Claire Provost of The Guardian, writing for the Poverty Matters Blog, wonders about adult learner representation at the recent World Literacy Summit:
I wonder if the arguments made and suggestions proposed at the World Literacy Summit might have been different if the audience were, even slightly, more diverse. Crucially, there are few, if any, illiterate people and adult learners at the conference.
Short answer: Yes, they would have been.
Slightly longer answer: Compare, for example, Marty Finsterbusch’s Congressional testimony from 2009 regarding Title II of the Workforce Investment Act, the most critical federal legislation regarding adult literacy in the U.S., to the testimony of other witnesses. Marty is the Executive Director of VALUE, Voice of Adult Learners United to Educate, the only national nonprofit organization in the U.S. governed and operated by current and former adult literacy students.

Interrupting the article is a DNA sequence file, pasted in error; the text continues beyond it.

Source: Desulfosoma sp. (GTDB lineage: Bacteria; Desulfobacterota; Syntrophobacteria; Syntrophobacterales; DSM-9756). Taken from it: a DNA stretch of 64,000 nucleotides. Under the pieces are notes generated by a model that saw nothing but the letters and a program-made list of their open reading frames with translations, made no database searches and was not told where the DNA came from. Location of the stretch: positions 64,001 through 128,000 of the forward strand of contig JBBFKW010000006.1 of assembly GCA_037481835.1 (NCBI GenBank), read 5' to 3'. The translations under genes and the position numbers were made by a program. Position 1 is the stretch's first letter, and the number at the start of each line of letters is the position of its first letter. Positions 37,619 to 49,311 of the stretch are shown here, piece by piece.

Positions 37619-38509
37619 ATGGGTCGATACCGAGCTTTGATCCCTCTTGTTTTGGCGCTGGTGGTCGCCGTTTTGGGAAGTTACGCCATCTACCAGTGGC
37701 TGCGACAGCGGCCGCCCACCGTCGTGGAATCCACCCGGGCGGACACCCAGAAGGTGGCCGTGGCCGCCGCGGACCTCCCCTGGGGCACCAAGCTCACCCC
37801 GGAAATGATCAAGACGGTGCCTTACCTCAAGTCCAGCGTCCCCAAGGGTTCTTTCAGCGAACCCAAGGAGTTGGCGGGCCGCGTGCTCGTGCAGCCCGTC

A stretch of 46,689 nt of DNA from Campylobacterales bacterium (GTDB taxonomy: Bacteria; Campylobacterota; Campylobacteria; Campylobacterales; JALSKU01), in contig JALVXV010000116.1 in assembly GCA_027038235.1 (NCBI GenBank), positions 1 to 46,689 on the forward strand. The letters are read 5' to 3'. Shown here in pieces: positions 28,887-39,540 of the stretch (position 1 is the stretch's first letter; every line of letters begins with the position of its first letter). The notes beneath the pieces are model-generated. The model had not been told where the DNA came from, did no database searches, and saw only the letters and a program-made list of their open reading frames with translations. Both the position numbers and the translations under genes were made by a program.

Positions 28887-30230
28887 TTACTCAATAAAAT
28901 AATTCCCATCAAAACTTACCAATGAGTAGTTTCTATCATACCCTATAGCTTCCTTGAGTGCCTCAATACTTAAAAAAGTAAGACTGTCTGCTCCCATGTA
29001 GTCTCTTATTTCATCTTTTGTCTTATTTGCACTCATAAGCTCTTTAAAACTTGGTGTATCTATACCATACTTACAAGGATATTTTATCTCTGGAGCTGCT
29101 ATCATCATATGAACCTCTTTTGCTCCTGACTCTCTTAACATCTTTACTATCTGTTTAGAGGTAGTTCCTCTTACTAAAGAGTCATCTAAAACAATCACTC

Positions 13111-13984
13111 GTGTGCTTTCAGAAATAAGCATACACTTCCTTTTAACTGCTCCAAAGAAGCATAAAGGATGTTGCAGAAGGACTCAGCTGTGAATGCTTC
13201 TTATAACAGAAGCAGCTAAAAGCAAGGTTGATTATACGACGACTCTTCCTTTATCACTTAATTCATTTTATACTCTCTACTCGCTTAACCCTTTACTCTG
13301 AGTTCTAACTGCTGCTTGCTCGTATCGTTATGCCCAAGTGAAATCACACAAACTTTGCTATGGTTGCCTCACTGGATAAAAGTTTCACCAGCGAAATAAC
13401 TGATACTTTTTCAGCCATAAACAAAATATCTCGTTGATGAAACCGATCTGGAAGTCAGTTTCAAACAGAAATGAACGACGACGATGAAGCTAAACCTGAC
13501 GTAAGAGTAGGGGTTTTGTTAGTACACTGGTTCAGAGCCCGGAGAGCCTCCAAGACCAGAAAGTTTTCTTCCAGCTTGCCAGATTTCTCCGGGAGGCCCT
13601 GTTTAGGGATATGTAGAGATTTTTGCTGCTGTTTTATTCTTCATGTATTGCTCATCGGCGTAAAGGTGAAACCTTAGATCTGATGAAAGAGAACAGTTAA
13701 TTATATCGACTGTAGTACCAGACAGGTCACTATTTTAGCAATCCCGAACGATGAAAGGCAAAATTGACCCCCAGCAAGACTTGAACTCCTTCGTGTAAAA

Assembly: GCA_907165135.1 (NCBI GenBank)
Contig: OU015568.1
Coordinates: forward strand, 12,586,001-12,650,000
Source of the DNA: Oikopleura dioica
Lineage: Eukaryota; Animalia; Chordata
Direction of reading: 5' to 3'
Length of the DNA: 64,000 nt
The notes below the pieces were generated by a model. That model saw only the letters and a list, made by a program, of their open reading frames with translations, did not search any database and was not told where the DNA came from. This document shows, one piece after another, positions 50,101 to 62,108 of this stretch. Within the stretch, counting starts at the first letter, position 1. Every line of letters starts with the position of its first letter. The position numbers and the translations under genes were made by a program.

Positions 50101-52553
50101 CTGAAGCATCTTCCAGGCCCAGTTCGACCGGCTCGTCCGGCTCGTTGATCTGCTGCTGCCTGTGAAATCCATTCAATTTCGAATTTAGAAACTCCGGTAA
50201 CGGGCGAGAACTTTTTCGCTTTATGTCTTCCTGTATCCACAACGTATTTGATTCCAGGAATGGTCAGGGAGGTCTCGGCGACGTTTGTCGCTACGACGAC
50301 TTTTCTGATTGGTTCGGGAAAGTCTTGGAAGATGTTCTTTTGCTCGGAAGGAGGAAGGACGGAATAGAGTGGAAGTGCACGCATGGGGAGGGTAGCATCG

P.S. Provost’s article is excellent, by the way, and I strongly recommend it to anyone interested in—or sometimes frustrated by—what sometimes seems to be an overemphasis on the economic investment argument for supporting adult literacy.